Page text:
http://www.calguns.net/calgunforum/s...d.php?t=653747

0321jarhead 12-08-2012 7:40 AM

Now ya gotta do some metal work on that rifle to complete your restoration. Looking pretty good son.

BruinGuy 12-08-2012 8:20 AM

Quote:

Originally Posted by 0321jarhead (Post 9876214)
Now ya gotta do some metal work on that rifle to complete your restoration. Looking pretty good son.

You think so? I was going to leave it as-is for the metal. There's no rust or pitting, just plenty of bare metal (I'd estimate it's at about 50% bluing; the finish under the wood is fine, so most of the worn areas are showing).

I've not had good experiences with cold bluing, and I've never tried any other bluing method. Don't like the idea of paint on this rifle, even the high-quality ones like Cerakote, Duracoat, or Alumahyde. Those are fine for an AK but I think out of character for the SKS. Parking would be out of character as well, I think.

If I do too much to it I won't be able to treat it as a "beater" and I'll start babying it like I do all my other rifles!

NorCalXJ 12-08-2012 8:41 AM

Looking good

Vladimir 12-08-2012 8:42 AM

At first when i saw the thread title I was skeptical ( I always love leaving them how they are) but thats looks great!

0321jarhead 12-08-2012 10:27 AM

Quote:

Originally Posted by BruinGuy (Post 9876397)
You think so? I was going to leave it as-is for the metal. There's no rust or pitting, just plenty of bare metal (I'd estimate it's at about 50% bluing; the finish under the wood is fine, so most of the worn areas are showing).

I've not had good experiences with cold bluing, and I've never tried any other bluing method. Don't like the idea of paint on this rifle, even the high-quality ones like Cerakote, Duracoat, or Alumahyde. Those are fine for an AK but I think out of character for the SKS. Parking would be out of character as well, I think.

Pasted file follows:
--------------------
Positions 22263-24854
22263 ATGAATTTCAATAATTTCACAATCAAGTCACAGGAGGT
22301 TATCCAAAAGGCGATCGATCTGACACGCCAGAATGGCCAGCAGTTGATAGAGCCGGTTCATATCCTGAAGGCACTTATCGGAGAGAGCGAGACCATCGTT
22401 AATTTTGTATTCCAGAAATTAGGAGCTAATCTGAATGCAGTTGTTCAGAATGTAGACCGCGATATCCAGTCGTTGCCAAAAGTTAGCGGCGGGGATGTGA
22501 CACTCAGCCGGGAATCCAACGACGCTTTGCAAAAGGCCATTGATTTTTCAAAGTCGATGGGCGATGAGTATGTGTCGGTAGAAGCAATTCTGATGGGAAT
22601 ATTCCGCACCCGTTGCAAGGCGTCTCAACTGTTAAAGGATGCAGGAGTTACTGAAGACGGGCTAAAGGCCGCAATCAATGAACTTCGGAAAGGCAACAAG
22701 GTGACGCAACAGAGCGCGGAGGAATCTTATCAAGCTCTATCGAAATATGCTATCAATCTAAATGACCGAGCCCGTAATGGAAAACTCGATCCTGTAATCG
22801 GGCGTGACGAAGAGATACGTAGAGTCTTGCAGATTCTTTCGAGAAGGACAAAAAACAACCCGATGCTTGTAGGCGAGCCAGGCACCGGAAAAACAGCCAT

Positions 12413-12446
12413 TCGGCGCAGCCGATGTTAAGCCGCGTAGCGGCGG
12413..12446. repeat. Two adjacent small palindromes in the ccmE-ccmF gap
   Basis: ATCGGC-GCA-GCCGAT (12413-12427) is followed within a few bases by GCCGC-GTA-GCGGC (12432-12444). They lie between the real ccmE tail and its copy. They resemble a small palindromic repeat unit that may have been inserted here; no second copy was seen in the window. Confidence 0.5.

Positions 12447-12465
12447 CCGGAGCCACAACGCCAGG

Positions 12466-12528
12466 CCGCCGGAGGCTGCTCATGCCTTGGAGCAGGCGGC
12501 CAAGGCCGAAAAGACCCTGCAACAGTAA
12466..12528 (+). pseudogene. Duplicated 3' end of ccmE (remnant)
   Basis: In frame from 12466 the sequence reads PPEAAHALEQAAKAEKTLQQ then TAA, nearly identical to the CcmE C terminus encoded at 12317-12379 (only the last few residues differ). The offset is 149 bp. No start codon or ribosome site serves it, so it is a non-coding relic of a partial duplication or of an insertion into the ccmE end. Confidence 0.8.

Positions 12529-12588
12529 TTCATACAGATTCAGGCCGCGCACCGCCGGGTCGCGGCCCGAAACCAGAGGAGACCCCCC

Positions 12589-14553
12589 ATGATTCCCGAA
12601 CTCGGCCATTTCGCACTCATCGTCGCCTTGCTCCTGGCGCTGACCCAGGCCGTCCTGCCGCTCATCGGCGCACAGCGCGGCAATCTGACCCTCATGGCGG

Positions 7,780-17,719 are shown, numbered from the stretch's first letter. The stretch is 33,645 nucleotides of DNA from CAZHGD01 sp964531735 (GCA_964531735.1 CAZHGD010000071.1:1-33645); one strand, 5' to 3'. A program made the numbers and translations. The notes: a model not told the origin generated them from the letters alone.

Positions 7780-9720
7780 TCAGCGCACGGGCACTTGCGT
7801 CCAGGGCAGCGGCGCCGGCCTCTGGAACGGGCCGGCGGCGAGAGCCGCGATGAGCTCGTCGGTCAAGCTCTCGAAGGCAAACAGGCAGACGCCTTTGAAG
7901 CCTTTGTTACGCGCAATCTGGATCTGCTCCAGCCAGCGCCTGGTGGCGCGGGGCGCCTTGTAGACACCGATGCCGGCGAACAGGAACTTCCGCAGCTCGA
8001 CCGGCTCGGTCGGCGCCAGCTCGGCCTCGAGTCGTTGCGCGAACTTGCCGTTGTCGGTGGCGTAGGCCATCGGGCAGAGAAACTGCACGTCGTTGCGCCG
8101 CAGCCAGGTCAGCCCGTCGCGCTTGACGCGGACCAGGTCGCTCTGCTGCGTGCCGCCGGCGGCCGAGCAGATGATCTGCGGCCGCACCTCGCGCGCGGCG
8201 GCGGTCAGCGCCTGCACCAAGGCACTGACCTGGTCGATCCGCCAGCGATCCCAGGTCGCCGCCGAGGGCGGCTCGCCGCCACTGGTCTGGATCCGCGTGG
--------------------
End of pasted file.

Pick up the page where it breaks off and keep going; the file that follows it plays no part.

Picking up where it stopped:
If I do too much to it I won't be able to treat it as a "beater" and I'll start babying it like I do all my other rifles!

For the blueing, use Brownell's Oxpho-blue in creme form. It works really good for cold blueing. Get the 8 oz.

http://www.brownells.com/gunsmith-to...-prod1108.aspx

johnny1290 12-09-2012 11:19 AM

That looked like a piece of crap, just about like mine :)

Afterwards, *WOW*, that looks great!!!!

zhyla 12-09-2012 11:32 AM

Quote:

Originally Posted by BruinGuy (Post 9876397)
I was going to leave it as-is for the metal. There's no rust or pitting, just plenty of bare metal (I'd estimate it's at about 50% bluing; the finish under the wood is fine, so most of the worn areas are showing).

I would leave the metal alone. It looks fine.

I prefer to leave beat-up stocks alone but yours was too far gone, nice job on the refinish.

semperfidelis354 12-11-2012 12:56 PM

Looks nice! I did similar you what you did on my yugo sks. Except I steamed out as many blemishes as possible then sanded. And instead of tung oil and wax I used the satin finish wipe on poly. Yours looks great! And if you go for the oxpho-blue leg me know how you like it.

0321jarhead 12-11-2012 1:55 PM

Sanding is in violation of General Order #13. I've used and still do use Oxpho-blue. It beats Birchwood Casey Gun Blueing any day.

Capybara 12-11-2012 4:40 PM

I like it and in my mind, you get a pass on the minor Bubbaing. If the stock is so damaged that it is going to put splinters into your face and hands or is literally falling to pieces, I don't think this kind of refinish is too evil.

It looks tasteful and I would not TOUCH your metal, it looks fine.

aghauler 12-15-2012 7:06 PM

tag

mdib870 01-04-2013 8:36 AM

can tung oil be used over stain?

land locked 01-04-2013 8:47 AM

Nothing wrong with a little refinishing. That stock was beat to hell and gone.

sixoclockhold 01-04-2013 8:57 AM

1 Attachment(s)
Quote:

Originally Posted by mdib870 (Post 10106945)
can tung oil be used over stain?

It is not recommended but I have done it. Just be careful on the first coat to not rub hard at all. Once you seal the stain down its like anything else, coat coat coat. ie Formbys tung oil finish, which really isn't a true tung oil.

OP great looking SKS, nice job.

paul0660 01-04-2013 9:27 AM

Steaming would have eliminated some of the dings and made the large ones much less evident. Otherwise, great result!

mdib870 01-04-2013 9:38 AM

what is a true tung oil then?

stitchnicklas 01-04-2013 10:40 AM

don't forget the barricade coating on the metal,protects and heals the blueing..

paul0660 01-04-2013 10:44 AM

Quote:

Originally Posted by mdib870 (Post 10107497)
what is a true tung oil then?

stuff that is about $50 a gallon, it can be found online.

BruinGuy 01-04-2013 10:45 AM

Thanks everyone for the kind words on the refinish! I have another that had a much better stock that only got oiled, so the above is my "shooter/beater." It shoots great, by the way...tons of fun.

To answer mdib's question about the oil:
True tung oil is 100% oil, and is hard to find. You can get it on Amazon and other online vendors but I've had no luck finding it at Lowes, Home Depot, or OSH.
http://www.amazon.com/The-Hope-Compa.../dp/B002V4PF3K

Most of what you find is "tung oil finish" like Formby's, which is a mix of the oil (or oils) and some varnish.